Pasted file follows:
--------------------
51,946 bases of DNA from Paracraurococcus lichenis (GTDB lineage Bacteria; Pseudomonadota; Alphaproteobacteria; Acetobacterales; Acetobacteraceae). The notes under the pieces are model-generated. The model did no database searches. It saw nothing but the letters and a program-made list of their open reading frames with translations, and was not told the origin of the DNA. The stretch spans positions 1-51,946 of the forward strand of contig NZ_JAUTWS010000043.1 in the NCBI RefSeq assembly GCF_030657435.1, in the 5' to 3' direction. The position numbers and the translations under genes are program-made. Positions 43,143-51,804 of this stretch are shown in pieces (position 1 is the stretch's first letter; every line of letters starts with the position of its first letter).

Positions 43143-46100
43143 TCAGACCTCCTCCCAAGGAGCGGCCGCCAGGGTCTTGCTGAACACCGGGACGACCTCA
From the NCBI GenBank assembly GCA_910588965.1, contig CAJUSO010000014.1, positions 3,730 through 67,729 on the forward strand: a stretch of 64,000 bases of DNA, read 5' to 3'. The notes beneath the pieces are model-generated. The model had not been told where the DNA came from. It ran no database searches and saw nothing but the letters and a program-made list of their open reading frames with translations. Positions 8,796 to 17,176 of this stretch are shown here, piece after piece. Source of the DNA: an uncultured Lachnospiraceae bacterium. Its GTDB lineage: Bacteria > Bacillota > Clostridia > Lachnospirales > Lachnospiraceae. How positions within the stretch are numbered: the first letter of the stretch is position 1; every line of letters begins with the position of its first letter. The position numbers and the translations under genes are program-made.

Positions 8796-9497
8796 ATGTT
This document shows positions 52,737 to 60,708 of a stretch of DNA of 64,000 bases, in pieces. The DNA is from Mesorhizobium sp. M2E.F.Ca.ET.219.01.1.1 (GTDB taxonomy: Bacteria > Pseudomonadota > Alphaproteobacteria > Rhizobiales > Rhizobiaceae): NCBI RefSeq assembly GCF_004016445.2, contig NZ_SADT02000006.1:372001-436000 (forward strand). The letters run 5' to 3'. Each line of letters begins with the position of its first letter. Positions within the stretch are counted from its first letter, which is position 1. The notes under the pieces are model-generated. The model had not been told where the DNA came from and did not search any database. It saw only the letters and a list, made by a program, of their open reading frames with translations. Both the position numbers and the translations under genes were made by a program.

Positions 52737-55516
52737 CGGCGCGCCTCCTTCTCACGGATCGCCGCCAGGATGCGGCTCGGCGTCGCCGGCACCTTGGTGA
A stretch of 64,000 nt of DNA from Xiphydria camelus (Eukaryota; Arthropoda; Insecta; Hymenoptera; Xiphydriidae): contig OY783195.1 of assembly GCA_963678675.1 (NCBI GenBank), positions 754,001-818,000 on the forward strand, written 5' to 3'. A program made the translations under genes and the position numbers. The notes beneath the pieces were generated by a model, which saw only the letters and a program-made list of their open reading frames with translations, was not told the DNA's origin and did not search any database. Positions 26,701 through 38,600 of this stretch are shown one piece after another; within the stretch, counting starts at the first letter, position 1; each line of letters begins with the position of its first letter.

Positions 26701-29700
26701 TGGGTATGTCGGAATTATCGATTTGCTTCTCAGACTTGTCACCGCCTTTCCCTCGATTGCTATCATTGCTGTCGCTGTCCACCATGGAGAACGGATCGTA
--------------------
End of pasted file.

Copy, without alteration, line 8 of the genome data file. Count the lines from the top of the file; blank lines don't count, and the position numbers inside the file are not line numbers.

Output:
Positions 52737-55516